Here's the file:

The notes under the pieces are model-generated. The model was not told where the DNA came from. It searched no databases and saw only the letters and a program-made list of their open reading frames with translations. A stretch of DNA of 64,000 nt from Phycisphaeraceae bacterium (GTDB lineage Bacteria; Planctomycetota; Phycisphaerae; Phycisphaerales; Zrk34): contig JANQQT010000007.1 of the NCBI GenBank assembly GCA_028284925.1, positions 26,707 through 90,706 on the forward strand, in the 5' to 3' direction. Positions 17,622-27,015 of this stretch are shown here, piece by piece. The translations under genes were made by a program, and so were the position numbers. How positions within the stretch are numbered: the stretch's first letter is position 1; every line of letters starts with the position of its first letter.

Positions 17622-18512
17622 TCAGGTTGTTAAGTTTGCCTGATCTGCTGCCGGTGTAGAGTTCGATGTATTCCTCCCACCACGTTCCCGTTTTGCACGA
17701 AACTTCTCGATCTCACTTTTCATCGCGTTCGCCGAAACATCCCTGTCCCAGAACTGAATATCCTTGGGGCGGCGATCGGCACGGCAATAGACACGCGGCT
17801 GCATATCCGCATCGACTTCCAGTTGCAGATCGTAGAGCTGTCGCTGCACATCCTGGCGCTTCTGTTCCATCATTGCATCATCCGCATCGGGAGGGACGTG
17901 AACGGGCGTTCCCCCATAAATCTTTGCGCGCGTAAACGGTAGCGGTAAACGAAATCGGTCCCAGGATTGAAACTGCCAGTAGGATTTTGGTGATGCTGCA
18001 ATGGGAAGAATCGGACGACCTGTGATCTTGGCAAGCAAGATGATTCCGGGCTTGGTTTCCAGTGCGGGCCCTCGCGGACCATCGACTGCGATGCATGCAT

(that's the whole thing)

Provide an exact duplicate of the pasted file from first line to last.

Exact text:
The notes under the pieces are model-generated. The model was not told where the DNA came from. It searched no databases and saw only the letters and a program-made list of their open reading frames with translations. A stretch of DNA of 64,000 nt from Phycisphaeraceae bacterium (GTDB lineage Bacteria; Planctomycetota; Phycisphaerae; Phycisphaerales; Zrk34): contig JANQQT010000007.1 of the NCBI GenBank assembly GCA_028284925.1, positions 26,707 through 90,706 on the forward strand, in the 5' to 3' direction. Positions 17,622-27,015 of this stretch are shown here, piece by piece. The translations under genes were made by a program, and so were the position numbers. How positions within the stretch are numbered: the stretch's first letter is position 1; every line of letters starts with the position of its first letter.

Positions 17622-18512
17622 TCAGGTTGTTAAGTTTGCCTGATCTGCTGCCGGTGTAGAGTTCGATGTATTCCTCCCACCACGTTCCCGTTTTGCACGA
17701 AACTTCTCGATCTCACTTTTCATCGCGTTCGCCGAAACATCCCTGTCCCAGAACTGAATATCCTTGGGGCGGCGATCGGCACGGCAATAGACACGCGGCT
17801 GCATATCCGCATCGACTTCCAGTTGCAGATCGTAGAGCTGTCGCTGCACATCCTGGCGCTTCTGTTCCATCATTGCATCATCCGCATCGGGAGGGACGTG
17901 AACGGGCGTTCCCCCATAAATCTTTGCGCGCGTAAACGGTAGCGGTAAACGAAATCGGTCCCAGGATTGAAACTGCCAGTAGGATTTTGGTGATGCTGCA
18001 ATGGGAAGAATCGGACGACCTGTGATCTTGGCAAGCAAGATGATTCCGGGCTTGGTTTCCAGTGCGGGCCCTCGCGGACCATCGACTGCGATGCATGCAT